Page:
(Frustrated by “partisan gridlock” in Congress, President Obama took the executive authority route last June, announcing that he was instructing the Environmental Protection Agency to regulate greenhouse gas emissions from new and existing power plants.)
Kerry did not elaborate on the 6,000 reports, but he was likely referring to the studies used in the preparation of Intergovernmental Panel on Climate Change (IPCC) assessments on climate change.
The latest report, released in September, concluded that global warming is “unequivocal,” and that it is “extremely likely” that human activity has been the main cause of the temperature rise since the 1950s.
Pointing to that report, Kerry said it documented that “everything that scientists predicted 20 and 30 years ago is now coming true at a faster rate and to a greater degree than was predicted.”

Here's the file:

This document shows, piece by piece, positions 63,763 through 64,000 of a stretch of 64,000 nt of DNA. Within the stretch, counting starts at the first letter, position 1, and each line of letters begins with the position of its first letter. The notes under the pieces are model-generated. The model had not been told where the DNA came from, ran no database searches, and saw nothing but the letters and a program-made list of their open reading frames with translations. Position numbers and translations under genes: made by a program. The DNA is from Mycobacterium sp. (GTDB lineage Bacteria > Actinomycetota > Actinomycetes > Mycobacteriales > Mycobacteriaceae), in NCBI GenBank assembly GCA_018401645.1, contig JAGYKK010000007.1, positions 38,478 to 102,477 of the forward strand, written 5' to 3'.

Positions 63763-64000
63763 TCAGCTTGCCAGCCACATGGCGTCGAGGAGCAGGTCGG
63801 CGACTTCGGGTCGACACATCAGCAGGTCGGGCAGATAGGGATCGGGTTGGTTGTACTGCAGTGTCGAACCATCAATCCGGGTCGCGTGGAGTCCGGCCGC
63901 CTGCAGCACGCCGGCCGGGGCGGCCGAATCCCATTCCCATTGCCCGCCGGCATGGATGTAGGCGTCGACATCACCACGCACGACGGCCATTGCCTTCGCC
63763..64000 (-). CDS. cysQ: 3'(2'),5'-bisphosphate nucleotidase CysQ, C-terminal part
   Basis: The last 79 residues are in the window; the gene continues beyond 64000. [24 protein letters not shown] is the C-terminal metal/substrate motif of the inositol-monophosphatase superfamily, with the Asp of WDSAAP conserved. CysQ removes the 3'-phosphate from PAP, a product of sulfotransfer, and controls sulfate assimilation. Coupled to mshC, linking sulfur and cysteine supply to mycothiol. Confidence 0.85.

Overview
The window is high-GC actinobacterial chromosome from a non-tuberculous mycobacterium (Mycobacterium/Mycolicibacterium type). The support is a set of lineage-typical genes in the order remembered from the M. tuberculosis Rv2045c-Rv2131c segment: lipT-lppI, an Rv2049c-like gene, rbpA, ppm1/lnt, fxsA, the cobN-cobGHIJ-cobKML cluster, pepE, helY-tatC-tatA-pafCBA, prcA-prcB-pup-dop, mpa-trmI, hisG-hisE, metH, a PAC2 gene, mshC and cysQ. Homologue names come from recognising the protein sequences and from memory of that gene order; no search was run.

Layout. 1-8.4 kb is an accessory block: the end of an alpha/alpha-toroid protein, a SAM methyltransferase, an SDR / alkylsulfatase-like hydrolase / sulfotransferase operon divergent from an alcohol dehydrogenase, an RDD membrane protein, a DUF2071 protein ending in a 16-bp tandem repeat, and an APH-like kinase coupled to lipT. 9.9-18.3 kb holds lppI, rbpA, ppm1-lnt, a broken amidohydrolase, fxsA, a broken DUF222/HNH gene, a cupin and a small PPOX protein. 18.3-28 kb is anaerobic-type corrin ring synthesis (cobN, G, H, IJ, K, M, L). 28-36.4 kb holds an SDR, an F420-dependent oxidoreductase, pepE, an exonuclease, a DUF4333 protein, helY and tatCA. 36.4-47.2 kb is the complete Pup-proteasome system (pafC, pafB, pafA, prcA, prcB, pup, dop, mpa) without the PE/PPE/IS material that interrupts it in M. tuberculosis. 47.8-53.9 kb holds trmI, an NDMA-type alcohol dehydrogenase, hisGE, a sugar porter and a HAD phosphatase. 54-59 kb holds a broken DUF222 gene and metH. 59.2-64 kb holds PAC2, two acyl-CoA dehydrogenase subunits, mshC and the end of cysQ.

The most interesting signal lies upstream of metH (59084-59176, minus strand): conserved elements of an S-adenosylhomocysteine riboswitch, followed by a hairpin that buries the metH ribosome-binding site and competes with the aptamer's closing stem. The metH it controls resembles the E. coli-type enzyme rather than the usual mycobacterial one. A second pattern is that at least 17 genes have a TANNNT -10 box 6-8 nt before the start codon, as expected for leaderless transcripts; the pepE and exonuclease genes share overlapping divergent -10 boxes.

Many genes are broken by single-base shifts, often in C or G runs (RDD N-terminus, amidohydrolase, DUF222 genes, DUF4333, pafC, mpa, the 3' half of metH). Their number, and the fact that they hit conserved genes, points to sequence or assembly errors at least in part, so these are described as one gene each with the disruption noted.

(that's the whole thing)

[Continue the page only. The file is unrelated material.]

He gave several examples, including shifting migration patterns of species, melting of Arctic ice, and “the continuing diminution of glaciers” in the Himalayas.
The IPCC’s previous report, in 2007, referred to the strong chance of the Himalayan glaciers “disappearing by the year 2035 and perhaps sooner.”
As hundreds of millions of people depend on water from major rivers whose sources are in the Himalayas, including the Indus and Ganges, the issue is of major importance for India and Pakistan especially.